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Simple mistakes that can sabotage an otherwise healthy diet
Nutrition theory is constantly changing and often very conflicting. So there are many different views on what constitutes a “healthy diet”. In my view, everyone is unique so you need to figure out what foods work for you and whether you should follow a ketogenic, vegan or other program. In addition, to what to eat, there are very different views on how often we should eat - from six small meals a day to one meal a day or fasting for one or more days. Your personal preferences, health goals, genetic makeup and lifestyle choices will also factor into what makes up your perfect healthy plate.
Regardless of what you consider to be a “healthy diet”, here are a few common mistakes that could undermine your goals:
1. Following the Latest Craze
Often people choose a diet plan because it's the latest health craze or because a friend or family member swears by it. Some programs can be quite restrictive and may limit many healthy foods such as beans, nuts and fruit because of the calorie count or amount of carbohydrates and are not appropriate for everyone. When we are not satisfied with our meal, it leaves room for late night snacking or binging on not-so-healthy options. When changing your diet, be sure to notice how it makes you feel to know if that program is right for you. Keep in mind also your schedule and your ability to maintain the program for the long-term.
2. Eating Mindlessly
With our hectic schedules, it is so easy to just grab something to eat while you are doing something else like watching TV or sending emails. We also tend to eat quickly without properly chewing our food, a critical step in the digestion process. So our bodies are unable to properly absorb all the nutrients of your healthy meal. In addition when we are distracted, we may not recognize the signals from our body that we are full, which may lead to over-eating. Before you sit down for your next meal, pause to appreciate the meal in front of you and take your time to savour each bite.
3. Eating the Same Foods
When we think we have found the right recipe, we don't like to change it. At the market, we buy the same fruits and vegetables and tend to prepare meals in the same way. While the meals may be healthy, when you eat the same foods you miss out on the vitamins, minerals, phytonutrients and antioxidants that all other foods provide. It's OK to have your favourites, but when you are shopping try to include a few different foods that you don't eat as often.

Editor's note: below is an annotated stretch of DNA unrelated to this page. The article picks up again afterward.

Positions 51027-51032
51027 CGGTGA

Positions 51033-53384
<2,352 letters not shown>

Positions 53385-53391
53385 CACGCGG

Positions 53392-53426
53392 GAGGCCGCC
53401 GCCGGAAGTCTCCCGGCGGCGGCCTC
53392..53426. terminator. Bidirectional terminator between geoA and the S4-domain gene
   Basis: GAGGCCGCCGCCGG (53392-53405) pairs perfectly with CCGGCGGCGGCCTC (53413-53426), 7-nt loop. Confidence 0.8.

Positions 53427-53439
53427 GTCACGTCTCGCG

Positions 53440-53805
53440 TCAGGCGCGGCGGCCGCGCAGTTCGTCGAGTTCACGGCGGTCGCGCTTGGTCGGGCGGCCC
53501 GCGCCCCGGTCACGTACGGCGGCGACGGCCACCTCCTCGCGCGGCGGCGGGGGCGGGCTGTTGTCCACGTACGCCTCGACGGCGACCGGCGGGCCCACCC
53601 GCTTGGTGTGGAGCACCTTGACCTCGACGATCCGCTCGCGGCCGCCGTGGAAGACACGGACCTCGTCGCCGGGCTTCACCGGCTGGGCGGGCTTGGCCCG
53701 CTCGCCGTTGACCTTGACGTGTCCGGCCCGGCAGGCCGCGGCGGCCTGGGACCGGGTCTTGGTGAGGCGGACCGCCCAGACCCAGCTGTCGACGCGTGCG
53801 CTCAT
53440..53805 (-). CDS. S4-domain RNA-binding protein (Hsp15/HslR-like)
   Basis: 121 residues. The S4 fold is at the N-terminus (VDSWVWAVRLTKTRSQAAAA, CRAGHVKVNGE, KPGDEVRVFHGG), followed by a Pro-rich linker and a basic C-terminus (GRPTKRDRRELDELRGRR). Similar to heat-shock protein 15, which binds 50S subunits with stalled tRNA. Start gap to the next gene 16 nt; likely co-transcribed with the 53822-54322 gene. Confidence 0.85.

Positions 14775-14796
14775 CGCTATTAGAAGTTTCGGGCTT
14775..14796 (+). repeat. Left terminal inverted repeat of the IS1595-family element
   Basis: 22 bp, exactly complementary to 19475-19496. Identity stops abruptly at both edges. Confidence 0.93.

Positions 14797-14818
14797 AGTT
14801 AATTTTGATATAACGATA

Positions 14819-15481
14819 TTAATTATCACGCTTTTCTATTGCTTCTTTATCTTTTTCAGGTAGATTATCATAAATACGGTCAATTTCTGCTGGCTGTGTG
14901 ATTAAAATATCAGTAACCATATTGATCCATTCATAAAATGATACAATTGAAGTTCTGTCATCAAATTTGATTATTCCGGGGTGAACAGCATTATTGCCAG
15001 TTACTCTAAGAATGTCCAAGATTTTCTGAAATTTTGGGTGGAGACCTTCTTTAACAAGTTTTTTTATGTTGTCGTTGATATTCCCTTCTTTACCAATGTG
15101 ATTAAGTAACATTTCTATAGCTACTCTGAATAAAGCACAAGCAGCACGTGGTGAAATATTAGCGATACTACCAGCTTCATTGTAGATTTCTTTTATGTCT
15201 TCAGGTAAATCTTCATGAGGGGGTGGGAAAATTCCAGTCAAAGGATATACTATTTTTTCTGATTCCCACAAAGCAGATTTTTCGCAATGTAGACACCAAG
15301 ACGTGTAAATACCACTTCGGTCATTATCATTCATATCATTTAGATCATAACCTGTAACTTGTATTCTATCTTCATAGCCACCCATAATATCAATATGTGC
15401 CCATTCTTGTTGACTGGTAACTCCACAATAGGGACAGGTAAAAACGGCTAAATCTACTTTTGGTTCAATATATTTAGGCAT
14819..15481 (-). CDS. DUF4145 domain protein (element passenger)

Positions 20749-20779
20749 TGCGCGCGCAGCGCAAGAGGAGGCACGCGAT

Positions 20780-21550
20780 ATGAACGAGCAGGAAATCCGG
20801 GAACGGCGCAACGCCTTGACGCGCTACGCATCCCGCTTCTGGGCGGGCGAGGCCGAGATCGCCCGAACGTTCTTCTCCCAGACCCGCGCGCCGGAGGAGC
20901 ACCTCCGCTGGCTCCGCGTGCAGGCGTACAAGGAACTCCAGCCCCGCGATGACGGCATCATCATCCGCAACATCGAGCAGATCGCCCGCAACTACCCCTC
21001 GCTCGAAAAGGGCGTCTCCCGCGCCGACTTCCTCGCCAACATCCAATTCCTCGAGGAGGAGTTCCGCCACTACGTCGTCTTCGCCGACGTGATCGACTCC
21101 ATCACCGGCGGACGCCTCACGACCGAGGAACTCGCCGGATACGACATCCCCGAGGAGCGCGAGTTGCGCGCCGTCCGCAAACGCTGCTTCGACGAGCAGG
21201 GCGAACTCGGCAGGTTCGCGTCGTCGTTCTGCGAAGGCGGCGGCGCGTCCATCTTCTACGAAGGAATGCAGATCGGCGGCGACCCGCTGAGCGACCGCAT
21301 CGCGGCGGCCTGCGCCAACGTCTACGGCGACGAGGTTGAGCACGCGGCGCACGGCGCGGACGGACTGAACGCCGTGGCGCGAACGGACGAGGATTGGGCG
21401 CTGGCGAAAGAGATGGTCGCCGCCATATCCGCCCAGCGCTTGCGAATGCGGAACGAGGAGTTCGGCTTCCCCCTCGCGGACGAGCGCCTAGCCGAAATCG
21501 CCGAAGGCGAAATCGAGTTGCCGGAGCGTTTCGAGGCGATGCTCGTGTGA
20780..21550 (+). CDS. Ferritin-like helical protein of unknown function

4. Ignoring the Drinks
One thing more important than a healthy diet is drinking enough water. Our bodies are made up of approximately 75% water and each of our cells need to be hydrated to function effectively. You can get the most out of your healthy diet if you pair it with an adequate intake of water.
It is also important to pay attention to the amount of sugars in green juices and smoothies. While these drinks can form an important part of a healthy diet, not all smoothies and green juices are created equal. Other drinks such as coffee and tea are another place where sugar can be hiding.
Even the healthiest among us may choose to unwind with an alcoholic drink or two. While many consider moderate alcohol consumption to be one drink a day for women and up to 2 for men, some studies show that there is no healthy level of alcohol consumption.
5. Buying into “Healthy” Snack Foods
Food marketing companies have long caught-on to the growing health revolution and have been adding attractive claims to products to make them appear healthier such as “gluten-free”, “multigrain” and “baked”. Many of these so-called “healthy snacks” are very processed and can contain excess sodium, sugar as well as chemical additives and preservatives. Nuts and fruits are healthy and convenient snacks that you can grab when you are on the go.
6. Becoming too Rigid
While some people see food just as fuel, I believe food is an important part of life to enjoy and savour. It provides a great opportunity for us to bond with friends and family. However when our diet is too restrictive, it can make it difficult for us to enjoy a meal in a social setting. In addition, it can lead to feelings of guilt if you veer off the program. Ultimately, it is important to cultivate a healthy relationship with food.
I believe healthy is a journey and not a destination. So wherever you are on your journey, be mindful of these common mistakes and trust the process.
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